Gravy: But TKO has released it?
EF: Yes, they are the manufacturers and promoters of the record.
Gravy: There are a couple of split 7"s coming out in the near future with VA' Ironhead and the
EF: Well as always, we have a few singles coming out to promote the songs on the albums, so we are doing splits to help out other bands that we like.
Gravy: Do you ever worry that you might be saturating the market with EF releases?
EF: No, cause almost all of our records are now out of print. And the music world is such that if you don't have something out, even a single, at least once every 3 months people think that you have broken up and disappeared. Mostly our new stuff is out in the record stores, I have bought back the rights to almost all our old albums and I have kept them off the market. I also bought back most of the actual cds that were left of these albums, so only I have them to sell. Only the last two albums are not out of print. So, there is little chance of saturating the market, plus having a lot of different product out ensures that every record store in the world has at least one EF record there (which is actually true).
Gravy: You're also behind the 'Fistful of Rock and Roll' series of compilation albums; is there any news on the 13th and final album of this series?
EF: I want to make the grand finale Vol 13 a triple CD set of great bands. As such, I am being very picky about which label releases it. So, it is take a long-time to do so, I have changed my mind about who to work with a few times and hopefully it will be settled down very soon.
Gravy: And you're looking at setting up 'Fistful' tours, featuring bands from the series?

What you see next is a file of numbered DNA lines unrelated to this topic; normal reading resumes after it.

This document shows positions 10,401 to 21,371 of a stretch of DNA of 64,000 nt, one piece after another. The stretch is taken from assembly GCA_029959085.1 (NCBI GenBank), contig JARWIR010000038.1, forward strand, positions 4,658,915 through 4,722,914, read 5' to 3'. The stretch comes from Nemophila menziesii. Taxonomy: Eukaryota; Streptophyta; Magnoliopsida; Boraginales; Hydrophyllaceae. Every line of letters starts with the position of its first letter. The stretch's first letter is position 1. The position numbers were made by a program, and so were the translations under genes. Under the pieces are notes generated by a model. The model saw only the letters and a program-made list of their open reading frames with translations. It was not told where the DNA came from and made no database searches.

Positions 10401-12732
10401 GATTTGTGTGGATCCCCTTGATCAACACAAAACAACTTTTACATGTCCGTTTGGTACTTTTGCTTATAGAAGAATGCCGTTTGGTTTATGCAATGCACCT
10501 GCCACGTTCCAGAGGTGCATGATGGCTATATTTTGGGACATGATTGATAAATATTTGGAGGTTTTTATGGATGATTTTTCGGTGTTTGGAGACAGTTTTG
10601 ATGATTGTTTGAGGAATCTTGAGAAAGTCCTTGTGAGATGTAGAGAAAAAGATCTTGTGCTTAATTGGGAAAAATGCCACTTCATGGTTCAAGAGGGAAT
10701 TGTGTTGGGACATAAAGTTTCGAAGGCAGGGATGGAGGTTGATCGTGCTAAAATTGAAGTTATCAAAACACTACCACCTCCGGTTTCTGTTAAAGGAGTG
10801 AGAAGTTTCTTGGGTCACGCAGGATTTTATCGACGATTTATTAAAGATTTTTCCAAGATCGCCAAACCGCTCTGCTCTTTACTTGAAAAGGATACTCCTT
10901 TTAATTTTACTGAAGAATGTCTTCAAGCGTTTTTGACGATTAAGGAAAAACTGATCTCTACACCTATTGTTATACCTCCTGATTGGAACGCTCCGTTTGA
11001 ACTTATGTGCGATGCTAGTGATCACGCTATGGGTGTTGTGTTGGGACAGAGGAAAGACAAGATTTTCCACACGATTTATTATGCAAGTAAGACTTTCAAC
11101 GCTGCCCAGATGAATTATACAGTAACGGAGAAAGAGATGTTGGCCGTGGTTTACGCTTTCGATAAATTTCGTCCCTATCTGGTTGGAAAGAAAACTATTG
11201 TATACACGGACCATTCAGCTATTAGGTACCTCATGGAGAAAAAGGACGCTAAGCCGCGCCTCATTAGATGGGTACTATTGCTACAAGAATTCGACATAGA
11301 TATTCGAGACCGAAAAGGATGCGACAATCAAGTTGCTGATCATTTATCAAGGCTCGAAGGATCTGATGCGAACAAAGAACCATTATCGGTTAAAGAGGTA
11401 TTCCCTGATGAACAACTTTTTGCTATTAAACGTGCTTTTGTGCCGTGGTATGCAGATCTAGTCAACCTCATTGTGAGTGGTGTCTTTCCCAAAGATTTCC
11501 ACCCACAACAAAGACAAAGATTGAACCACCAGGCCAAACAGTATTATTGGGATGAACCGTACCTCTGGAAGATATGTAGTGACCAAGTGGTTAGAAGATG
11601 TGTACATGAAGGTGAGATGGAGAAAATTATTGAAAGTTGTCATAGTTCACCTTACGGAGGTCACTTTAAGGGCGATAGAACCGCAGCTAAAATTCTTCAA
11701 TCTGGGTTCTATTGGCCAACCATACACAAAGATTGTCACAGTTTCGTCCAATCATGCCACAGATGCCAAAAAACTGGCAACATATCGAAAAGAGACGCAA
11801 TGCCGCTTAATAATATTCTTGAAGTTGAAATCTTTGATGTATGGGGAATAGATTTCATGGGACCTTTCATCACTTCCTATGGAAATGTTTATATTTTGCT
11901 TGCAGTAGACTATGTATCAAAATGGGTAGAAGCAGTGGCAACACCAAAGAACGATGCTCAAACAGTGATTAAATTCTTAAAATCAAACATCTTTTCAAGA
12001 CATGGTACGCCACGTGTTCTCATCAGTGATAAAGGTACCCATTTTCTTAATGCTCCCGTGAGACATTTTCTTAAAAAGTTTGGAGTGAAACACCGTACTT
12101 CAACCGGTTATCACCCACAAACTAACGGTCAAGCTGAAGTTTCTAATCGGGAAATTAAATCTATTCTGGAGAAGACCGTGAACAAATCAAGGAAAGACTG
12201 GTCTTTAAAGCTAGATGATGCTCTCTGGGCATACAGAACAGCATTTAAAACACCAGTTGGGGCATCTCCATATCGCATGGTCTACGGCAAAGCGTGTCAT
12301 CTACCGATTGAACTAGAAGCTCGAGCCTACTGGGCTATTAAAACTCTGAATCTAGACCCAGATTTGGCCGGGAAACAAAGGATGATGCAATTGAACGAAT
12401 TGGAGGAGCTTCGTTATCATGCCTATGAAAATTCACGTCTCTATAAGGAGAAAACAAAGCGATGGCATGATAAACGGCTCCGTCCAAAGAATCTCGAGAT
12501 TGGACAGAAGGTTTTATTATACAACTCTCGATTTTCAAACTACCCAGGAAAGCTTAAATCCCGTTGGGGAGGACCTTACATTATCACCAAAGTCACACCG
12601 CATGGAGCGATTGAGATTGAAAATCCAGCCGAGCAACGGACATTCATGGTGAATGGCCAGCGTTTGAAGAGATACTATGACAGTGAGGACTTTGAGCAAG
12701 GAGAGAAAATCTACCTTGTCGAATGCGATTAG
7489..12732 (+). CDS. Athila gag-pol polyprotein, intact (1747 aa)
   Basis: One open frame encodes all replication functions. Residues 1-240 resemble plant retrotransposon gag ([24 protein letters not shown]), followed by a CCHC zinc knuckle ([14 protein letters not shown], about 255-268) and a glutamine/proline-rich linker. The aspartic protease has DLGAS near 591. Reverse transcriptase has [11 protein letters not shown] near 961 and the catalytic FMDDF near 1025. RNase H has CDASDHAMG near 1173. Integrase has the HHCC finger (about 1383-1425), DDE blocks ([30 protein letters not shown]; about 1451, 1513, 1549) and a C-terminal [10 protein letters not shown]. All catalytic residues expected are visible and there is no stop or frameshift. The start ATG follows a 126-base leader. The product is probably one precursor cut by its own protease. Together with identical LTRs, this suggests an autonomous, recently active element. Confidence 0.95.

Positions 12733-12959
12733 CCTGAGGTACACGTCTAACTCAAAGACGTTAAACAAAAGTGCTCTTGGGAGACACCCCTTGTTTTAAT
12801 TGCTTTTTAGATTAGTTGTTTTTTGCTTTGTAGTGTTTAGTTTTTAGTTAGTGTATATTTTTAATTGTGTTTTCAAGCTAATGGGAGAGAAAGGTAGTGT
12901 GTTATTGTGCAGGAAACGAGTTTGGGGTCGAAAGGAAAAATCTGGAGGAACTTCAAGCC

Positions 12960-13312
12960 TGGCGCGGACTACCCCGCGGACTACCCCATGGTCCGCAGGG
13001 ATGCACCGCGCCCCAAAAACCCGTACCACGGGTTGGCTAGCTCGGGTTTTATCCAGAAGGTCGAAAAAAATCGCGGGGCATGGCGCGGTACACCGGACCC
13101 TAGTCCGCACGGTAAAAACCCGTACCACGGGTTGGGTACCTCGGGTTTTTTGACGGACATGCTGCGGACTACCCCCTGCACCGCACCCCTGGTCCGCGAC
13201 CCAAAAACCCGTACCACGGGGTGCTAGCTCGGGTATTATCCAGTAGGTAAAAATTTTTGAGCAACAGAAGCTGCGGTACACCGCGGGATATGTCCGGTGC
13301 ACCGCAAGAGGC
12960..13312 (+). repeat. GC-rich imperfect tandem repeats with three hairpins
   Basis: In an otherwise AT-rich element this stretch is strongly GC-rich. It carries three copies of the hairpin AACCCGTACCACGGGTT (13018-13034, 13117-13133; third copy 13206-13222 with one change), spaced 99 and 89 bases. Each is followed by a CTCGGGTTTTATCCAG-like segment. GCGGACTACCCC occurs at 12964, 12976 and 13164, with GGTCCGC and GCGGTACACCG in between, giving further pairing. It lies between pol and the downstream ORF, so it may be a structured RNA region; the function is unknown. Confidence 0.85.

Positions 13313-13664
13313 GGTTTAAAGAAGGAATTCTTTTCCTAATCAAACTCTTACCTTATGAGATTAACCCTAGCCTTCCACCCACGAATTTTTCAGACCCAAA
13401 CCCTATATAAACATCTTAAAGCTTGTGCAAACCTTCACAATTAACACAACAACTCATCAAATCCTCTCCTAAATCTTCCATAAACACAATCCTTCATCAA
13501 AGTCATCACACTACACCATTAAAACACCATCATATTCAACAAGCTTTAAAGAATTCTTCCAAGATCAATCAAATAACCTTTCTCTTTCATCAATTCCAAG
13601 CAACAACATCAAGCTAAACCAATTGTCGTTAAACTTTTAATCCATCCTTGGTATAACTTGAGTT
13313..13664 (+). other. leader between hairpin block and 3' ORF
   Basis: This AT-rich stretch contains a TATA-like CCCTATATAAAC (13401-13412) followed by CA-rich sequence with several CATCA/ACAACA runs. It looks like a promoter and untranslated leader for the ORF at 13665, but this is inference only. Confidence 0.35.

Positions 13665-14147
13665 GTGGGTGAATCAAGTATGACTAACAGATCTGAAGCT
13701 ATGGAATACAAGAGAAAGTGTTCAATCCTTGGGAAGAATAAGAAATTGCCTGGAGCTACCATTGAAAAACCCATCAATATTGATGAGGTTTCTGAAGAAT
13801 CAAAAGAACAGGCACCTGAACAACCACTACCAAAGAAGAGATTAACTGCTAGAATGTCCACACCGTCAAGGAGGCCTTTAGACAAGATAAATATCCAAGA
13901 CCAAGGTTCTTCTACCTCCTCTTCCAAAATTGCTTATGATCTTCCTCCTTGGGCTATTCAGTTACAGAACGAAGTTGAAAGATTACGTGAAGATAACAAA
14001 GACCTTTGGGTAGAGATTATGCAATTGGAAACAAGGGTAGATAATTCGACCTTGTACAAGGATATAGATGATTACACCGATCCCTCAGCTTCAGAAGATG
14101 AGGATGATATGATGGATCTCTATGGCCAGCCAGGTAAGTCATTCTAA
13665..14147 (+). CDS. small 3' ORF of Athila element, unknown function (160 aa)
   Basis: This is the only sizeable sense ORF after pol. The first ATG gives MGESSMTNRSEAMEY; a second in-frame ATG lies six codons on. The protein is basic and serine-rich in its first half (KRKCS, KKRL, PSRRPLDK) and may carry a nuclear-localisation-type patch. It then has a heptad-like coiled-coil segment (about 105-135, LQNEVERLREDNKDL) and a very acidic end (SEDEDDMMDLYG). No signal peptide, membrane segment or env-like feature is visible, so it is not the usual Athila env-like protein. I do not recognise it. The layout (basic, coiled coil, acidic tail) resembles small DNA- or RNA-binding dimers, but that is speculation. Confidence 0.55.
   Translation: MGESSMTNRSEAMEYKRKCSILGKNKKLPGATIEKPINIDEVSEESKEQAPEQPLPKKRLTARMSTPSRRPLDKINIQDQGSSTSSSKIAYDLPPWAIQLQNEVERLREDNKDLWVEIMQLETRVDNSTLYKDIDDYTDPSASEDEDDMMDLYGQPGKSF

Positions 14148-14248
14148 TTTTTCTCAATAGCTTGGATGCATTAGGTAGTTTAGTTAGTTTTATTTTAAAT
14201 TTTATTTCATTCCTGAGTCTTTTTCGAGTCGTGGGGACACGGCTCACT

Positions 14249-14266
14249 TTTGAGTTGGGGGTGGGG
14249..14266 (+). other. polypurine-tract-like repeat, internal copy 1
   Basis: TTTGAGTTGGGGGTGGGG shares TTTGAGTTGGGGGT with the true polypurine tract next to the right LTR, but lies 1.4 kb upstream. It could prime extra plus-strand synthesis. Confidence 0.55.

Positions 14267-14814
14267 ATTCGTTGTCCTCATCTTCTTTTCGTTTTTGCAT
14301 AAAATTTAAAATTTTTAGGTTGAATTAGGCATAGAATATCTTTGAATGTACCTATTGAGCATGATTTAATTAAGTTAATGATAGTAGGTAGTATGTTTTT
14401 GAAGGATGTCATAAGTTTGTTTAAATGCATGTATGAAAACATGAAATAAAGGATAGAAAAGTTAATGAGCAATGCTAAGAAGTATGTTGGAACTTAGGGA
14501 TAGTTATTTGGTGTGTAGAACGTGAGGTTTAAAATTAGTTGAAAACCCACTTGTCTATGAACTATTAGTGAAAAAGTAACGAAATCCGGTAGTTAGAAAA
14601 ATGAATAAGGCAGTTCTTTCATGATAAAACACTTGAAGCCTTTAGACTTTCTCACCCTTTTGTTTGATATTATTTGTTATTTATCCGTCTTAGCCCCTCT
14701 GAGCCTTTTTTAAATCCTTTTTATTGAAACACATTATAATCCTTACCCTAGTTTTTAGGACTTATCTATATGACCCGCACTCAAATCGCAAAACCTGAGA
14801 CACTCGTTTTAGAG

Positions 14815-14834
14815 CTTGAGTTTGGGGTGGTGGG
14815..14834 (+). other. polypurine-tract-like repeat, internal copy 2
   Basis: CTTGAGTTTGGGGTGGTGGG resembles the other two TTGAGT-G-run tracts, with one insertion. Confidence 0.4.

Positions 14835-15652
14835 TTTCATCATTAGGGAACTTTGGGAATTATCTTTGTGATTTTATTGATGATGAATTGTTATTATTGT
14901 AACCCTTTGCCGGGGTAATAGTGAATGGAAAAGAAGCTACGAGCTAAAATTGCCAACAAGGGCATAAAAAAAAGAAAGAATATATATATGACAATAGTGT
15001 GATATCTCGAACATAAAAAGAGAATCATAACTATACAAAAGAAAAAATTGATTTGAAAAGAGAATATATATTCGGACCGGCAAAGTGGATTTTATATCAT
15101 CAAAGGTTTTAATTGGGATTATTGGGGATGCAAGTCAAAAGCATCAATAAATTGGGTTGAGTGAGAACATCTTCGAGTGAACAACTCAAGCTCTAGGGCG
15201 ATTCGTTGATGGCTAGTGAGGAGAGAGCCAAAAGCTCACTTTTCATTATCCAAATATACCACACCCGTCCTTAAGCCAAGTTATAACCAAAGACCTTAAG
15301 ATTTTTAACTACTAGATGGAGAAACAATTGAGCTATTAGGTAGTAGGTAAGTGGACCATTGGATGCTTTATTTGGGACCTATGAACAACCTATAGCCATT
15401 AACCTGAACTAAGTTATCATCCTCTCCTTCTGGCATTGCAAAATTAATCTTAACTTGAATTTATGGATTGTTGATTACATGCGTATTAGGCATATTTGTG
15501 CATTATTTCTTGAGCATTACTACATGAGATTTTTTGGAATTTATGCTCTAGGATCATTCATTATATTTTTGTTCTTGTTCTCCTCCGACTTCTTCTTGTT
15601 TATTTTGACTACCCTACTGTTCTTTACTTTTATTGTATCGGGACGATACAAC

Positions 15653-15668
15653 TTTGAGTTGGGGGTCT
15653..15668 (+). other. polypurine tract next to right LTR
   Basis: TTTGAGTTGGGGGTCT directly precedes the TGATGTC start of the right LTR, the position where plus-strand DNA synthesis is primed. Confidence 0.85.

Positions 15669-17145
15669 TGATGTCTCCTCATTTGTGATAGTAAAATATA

EF: Yeah, I am very keen on doing a series of festivals and tours and special shows all over the world in the next year and after. I set up a special Fistful night for our next NYC show soon.
Gravy: So what next for Electric Frankenstein after 13 years?
EF: Actually October begins our 15th year! When we started working on our new Album is was our 13th year and also we did the EF book that year as well. What's next: a DVD compiling live and studio videos from all over the world; a Best of DVD which features animated cartoon illustrating the lyrics to our songs; an EF videogame; tours in
Gravy: Final comments and parting shots?
EF: Hmm, well AMP (American Music Press, a national newsstand magazine) and Loud Fast Rules magazines have asked me to do a column for the magazines on whatever I want. My AMP column is called Ranting, Raving, and Rocking and is part political, it is mostly about what bothers me, what I like, andwhat bands people should check out? My Loud Fast Rules column will be about what a band needs to know about the music biz to survive on their own.